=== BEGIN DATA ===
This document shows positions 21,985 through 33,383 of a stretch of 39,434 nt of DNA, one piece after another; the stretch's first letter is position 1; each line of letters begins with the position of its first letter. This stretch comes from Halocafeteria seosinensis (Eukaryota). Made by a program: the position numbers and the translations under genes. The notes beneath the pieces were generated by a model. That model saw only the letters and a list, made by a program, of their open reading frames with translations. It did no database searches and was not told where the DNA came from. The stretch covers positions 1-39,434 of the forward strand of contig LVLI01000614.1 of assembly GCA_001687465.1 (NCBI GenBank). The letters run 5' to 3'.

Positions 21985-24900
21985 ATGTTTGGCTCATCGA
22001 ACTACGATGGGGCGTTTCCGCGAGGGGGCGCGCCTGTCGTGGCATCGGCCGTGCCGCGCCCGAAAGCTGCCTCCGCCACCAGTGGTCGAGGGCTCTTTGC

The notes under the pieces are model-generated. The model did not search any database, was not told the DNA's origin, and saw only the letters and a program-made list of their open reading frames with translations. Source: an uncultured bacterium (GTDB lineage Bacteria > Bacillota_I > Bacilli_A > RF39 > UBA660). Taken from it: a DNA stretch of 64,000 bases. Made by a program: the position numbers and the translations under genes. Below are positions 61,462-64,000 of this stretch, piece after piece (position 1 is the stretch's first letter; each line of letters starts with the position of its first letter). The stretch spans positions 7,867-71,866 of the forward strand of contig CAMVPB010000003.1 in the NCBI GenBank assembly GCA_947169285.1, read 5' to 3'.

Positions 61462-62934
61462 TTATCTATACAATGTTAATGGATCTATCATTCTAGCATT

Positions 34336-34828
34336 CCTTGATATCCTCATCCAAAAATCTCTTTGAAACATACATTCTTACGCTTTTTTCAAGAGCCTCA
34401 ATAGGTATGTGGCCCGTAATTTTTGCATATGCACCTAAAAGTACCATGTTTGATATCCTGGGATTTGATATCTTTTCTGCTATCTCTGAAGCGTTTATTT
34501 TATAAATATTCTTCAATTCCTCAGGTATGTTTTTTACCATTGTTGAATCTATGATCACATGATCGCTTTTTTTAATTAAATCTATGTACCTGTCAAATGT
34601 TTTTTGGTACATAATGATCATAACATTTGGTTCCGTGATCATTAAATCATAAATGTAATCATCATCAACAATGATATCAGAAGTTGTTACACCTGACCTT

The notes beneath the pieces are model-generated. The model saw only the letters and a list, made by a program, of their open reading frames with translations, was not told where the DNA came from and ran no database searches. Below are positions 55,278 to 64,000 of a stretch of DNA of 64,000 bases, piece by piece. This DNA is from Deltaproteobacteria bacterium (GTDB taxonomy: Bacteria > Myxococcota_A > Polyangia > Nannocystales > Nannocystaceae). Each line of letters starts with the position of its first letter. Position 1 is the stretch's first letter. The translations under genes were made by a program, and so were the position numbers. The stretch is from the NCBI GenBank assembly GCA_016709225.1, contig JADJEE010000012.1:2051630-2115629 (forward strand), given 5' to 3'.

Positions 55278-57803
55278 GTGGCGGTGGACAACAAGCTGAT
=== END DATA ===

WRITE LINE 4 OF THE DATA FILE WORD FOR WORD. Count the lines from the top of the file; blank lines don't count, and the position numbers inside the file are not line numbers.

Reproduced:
22001 ACTACGATGGGGCGTTTCCGCGAGGGGGCGCGCCTGTCGTGGCATCGGCCGTGCCGCGCCCGAAAGCTGCCTCCGCCACCAGTGGTCGAGGGCTCTTTGC